To continue our interview series on the necessity of acquiring data on community health workers, this week the Campaign spoke to Julia Bluestone, Sr. Technical Advisor at Jhpiego and Chair of the Frontline Health Workers Coalition. A senior public health official and certified nurse-midwife, Ms. Bluestone has had 15 years of experience in international education and training implementation, working with national ministries of health and professional associations to improve national education and training efforts in African countries.
What are the most pressing challenges in the development of scale-up of CHW programs today?
The most pressing challenges are rationalization and harmonization of partners and approaches. The harmonization framework rightly points out the need for partners to align and harmonize so ministries of health can select a rational skill mix of health workers based on their national health priorities and burden of disease. When multiple partners support a variety of CHWs with varied skills and compensation (or lack thereof), scale up is not feasible.I see adherence to a core set of expected skills, with some room for variation, obviously, key for countries to be able to rationally determine how to involve CHWs in the community health team. What CHW skill set will best complement, support and extend services provided by nurses and midwives in communities? Health workers do not work in isolation but in team. The global community needs to work together to overcome gaps and fragmented program efforts. Policies and actions that are integrated and harmonized will undoubtedly produce greater results than if each partner acted on its own. Tapping into our synergy will facilitate sustainable scale-up.
Why is data on frontline health workers, particularly CHWs, important?
As a nurse-midwife, I think data on all health workers is critical. During my time improving health worker education and training efforts around the world, I have seen firsthand how access to properly trained frontline health workers can save lives and foster healthier, safer and more prosperous communities. As countries seek to extend service into communities, they need accurate data on their workforce. Without this data governments can’t make rational, data driven decisions.How many health workers do they have? What skills do they provide? How quickly do they turn over? How many do they need? All of this needs to be calculated into future health workforce projections. The answers to these questions are essential.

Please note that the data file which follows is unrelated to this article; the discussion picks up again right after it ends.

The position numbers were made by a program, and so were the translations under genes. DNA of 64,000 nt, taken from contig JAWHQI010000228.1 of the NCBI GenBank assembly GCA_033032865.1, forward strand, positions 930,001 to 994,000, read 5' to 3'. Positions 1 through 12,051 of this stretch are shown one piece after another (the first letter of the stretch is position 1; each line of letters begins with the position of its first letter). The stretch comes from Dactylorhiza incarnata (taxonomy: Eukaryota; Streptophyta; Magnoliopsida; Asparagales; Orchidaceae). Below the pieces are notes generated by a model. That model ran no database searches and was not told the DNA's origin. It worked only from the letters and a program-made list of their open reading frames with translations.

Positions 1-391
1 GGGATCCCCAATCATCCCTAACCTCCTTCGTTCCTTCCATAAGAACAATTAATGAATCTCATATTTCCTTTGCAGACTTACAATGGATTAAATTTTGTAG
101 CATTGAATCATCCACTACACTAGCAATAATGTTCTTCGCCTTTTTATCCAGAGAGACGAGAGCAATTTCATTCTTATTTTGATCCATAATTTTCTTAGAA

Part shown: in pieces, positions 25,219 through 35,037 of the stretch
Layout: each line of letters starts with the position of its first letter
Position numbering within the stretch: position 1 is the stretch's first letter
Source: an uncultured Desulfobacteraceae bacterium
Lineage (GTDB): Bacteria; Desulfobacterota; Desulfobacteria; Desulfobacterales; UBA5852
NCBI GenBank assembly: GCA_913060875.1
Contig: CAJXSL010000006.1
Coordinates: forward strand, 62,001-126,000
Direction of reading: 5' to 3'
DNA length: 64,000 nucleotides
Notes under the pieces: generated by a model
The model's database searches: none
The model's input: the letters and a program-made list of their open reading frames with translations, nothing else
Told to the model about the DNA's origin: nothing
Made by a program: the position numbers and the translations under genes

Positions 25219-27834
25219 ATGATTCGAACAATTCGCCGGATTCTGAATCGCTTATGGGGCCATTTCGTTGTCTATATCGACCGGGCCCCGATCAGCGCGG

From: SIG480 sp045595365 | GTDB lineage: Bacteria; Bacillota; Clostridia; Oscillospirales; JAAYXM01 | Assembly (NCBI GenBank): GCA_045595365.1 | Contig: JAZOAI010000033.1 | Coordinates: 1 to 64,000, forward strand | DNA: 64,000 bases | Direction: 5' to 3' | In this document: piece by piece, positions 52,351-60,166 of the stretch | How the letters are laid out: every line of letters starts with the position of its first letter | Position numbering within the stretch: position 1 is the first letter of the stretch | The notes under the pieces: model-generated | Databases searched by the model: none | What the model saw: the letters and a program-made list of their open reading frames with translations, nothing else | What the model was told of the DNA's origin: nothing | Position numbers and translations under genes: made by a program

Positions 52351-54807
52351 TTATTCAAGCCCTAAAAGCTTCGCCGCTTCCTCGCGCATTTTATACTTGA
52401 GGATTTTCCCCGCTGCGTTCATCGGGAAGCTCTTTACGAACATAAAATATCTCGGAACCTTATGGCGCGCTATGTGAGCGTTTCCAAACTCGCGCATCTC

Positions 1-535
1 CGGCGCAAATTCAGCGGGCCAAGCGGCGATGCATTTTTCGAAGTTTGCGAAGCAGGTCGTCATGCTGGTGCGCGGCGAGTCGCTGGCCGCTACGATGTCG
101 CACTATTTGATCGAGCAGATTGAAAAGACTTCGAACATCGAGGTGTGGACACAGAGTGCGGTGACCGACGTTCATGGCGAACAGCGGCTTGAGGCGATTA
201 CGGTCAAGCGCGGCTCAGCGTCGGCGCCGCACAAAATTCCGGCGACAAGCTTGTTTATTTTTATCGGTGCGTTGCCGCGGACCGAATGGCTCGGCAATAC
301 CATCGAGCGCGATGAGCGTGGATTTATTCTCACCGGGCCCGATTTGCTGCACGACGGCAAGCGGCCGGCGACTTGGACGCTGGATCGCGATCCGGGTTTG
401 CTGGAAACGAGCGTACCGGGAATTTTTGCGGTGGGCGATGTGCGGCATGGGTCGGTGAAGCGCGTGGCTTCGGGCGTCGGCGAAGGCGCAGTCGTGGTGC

In your opinion, what type are the largest gaps in data on frontline health workers, particularly CHWs, right now?
The main challenge with CHW data is that unlike data concerning health professionals, CHW data is often not tracked at a central or national level. This means that governments are blind to what they have and don’t have available for their health workforce projections. And if CHWs are not counted at the national level, they do not count. If CHWs are not salaried, it becomes even harder to count them. I see the largest gaps being first in sheer numbers—questions such as, how many do they have, how long are they retained, what is the return on investment, and secondly being in varying roles and responsibilities. Some countries have established CHW cadres with a clear scope of work, but many do not, and without information on skill mix, governments can’t plan for their health workforce.
In what ways is your organization using innovative solutions to collect data on frontline health workers?
In Pakistan and in other countries, we are using tablets to collect data on CHW performance, including locations served and services provided. Mobile technology is a powerful tool that can support health workers, efficiently share information, track services and service coverage and support adherence to national guidelines or care protocols such as mother-to-child transmission of HIV, essential newborn care, pneumonia treatment and immunization. I think many countries are exploring use of mobile technology to support and track delivery of services and frontline health workers.
As stated earlier, the harmonization framework and related monitoring and accountability framework does a lovely job of providing recommendations on CHW programs, and I won’t repeat them here. My bias, given my past work in health professional regulation, is that CHWs should have an agreed upon expected core competency set, and that set is used by countries as the starting point from which to modify and adjust competencies to meet their burden of disease. The ILO CHW competencies are a good starting point. I know that many argue that CHWs can’t be held to a specific set of skills, but understanding expected performance is critical for any decisions about appropriate skill mix for health teams. Countries that want to move services into communities will need to know what CHWs can perform and how they work with nurses and midwives on the health team. Having data on both numbers needed, and understanding how to rationally integrate CHWs based on national health needs is the cornerstone for improving CHW programs and decision-making.